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4 Ways to Avoid a Burnout at Work

I’d like to be transparent for a moment. I really think the age-old adage, “You’ll never a work a day in your life if you love what you do”, is subjective. Every job has its ups and downs, no matter how passionate you are about what you’re doing. There’s always going to be periods where you’re clocking in long hours, feeling the pressure of tight deadlines and having too many responsibilities to feasibly handle.

Unfortunately, these factors can play a big role in causing burnouts. But the good news is, there are some ways to keep your head in the game and stay motivated. Check out these four tips to keep you from burning out too quickly:

Prioritize tasks. The first thing that will keep you from overworking yourself and burning out too quickly is prioritizing your daily tasks. I am what my boss calls “hyper-organized” (a Type A personality trait), and because of that, I am always making lists of what I need to get done for the day and what holds priority. This way, I can let people know if deadlines need to be pushed back, or if something will be ready sooner than planned. Though it may seem tedious, doing this has been a life saver for me and a lesson I learned with experience.

Take strategic breaks. Working from the moment you sit down at your desk to the time you’re clocking out is not the best approach to keeping yourself from feeling overwhelmed during the work day. That’s why taking strategic breaks during your day is imperative. Majority of people are most productive during peak morning hours, so take that opportunity to get the tasks done that require the most attention and brain power. And then, take a break!

Get up, grab a coffee, or stretch your legs outside–whatever you like to do to clear your mind. After you’ve had a refreshing break, get back to it. Taking these sort of mental breaks during the day will help you stifle that overworked feeling.

Stop multi-tasking. Listen up Millennials—I know our generation is known for being the masters of multitasking, but that isn’t necessarily the best way to approach your work. When you direct small bouts of attention to various projects, you’ll never get done with all of your tasks, which threatens tight deadlines. And that, in turn, induces serious stress.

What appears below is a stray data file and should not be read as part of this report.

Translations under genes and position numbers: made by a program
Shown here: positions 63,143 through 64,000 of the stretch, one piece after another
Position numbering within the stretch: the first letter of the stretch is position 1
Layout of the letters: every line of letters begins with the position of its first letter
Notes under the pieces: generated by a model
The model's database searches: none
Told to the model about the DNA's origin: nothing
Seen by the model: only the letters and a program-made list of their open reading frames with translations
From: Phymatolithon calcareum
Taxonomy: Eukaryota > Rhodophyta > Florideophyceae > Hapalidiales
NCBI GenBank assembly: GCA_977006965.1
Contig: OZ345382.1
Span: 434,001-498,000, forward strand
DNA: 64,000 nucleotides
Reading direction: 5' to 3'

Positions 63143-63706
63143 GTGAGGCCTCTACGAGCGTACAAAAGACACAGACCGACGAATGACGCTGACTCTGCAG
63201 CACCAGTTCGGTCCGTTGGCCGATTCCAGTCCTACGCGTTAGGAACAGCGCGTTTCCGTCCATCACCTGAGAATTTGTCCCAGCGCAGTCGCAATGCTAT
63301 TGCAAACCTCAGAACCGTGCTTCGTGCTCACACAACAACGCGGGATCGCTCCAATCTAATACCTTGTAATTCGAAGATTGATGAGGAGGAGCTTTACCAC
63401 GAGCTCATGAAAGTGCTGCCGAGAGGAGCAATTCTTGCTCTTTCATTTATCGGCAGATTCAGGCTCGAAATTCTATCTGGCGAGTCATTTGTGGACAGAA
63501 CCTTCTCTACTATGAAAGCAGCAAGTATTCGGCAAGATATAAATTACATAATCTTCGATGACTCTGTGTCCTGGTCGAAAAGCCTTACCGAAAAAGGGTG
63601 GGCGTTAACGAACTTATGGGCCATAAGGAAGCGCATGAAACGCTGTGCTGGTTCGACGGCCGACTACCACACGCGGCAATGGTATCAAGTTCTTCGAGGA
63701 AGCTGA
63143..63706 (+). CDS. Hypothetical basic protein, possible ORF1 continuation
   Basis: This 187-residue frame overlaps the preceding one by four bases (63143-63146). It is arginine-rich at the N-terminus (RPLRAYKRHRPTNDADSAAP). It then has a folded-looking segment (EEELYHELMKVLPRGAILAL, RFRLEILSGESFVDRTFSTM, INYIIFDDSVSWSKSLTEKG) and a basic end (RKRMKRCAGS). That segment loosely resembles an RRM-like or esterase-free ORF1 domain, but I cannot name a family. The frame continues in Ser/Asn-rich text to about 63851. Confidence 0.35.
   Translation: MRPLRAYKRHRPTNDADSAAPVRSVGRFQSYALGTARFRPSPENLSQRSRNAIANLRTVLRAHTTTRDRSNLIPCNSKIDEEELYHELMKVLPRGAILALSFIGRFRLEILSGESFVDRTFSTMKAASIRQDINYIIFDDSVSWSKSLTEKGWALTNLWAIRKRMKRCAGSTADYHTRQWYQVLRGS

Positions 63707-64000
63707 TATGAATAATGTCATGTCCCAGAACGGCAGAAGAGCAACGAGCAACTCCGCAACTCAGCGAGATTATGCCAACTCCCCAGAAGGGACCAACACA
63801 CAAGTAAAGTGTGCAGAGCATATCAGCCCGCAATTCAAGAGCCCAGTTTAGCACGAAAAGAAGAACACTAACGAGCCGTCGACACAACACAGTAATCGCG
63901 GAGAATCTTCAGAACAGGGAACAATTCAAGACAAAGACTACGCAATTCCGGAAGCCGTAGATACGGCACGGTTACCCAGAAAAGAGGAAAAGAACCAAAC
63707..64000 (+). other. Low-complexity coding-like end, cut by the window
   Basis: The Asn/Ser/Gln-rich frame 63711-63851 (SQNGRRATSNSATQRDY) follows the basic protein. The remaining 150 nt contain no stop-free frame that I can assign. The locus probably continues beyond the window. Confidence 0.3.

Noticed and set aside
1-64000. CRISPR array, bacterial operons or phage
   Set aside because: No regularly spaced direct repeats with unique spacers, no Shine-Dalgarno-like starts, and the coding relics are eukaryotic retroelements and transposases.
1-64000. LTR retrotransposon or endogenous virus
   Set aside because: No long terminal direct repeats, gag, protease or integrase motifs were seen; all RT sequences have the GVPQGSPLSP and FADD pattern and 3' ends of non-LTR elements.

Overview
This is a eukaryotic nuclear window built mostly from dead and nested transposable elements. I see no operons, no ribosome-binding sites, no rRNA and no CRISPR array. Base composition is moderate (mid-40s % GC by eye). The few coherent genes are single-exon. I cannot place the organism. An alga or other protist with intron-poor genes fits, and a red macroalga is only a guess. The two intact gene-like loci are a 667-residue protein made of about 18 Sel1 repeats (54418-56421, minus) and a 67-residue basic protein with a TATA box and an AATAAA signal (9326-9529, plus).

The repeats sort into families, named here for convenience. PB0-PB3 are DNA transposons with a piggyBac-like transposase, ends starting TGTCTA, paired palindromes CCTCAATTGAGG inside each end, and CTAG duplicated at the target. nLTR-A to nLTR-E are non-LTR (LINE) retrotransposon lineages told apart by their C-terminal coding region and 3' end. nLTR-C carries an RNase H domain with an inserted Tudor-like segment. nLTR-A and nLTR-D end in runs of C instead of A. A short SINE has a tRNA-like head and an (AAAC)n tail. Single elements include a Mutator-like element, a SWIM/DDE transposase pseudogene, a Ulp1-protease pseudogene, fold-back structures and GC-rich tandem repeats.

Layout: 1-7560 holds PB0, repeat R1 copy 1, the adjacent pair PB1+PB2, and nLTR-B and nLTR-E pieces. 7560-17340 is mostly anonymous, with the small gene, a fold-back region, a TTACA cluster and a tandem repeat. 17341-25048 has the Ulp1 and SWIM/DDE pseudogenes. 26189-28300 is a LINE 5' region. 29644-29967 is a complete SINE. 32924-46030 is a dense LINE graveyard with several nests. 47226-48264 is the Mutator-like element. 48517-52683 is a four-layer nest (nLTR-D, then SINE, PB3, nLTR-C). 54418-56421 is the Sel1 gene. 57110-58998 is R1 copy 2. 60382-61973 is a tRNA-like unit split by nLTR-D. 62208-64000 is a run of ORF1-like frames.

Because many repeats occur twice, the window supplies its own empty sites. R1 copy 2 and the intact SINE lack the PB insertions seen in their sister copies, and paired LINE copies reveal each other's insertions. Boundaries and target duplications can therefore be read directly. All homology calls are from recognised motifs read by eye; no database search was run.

So put down your phone, log off Twitter, quit automatically responding to emails every time you get a notification, and focus on one task at a time. You’ll be much more productive, and have you’ll have a better handle on what’s ahead.

Speak up when it’s too much. If you get to the point where you feel like you are barely treading water with the amount of work you’re being asked to do, speak up. Many people, including myself, may have trouble either saying “no” to taking on more work or promising to meet deadlines that are just not realistic for one person to commit to.

Let your manager know that you’re feeling overwhelmed, and that you need assistance. You’re the only person who knows how much you can handle, and you’re the only person who can drive the line of communication to your manager or coworkers when you feel like you’re taking on too much.

Avoiding a burn out can be as simple as recognizing that you’re taking on too much, or that you just simply need a little break. So before you mentally check out and start looking for an exit route, try our four tips to stay motivated.

About Andrea Duke

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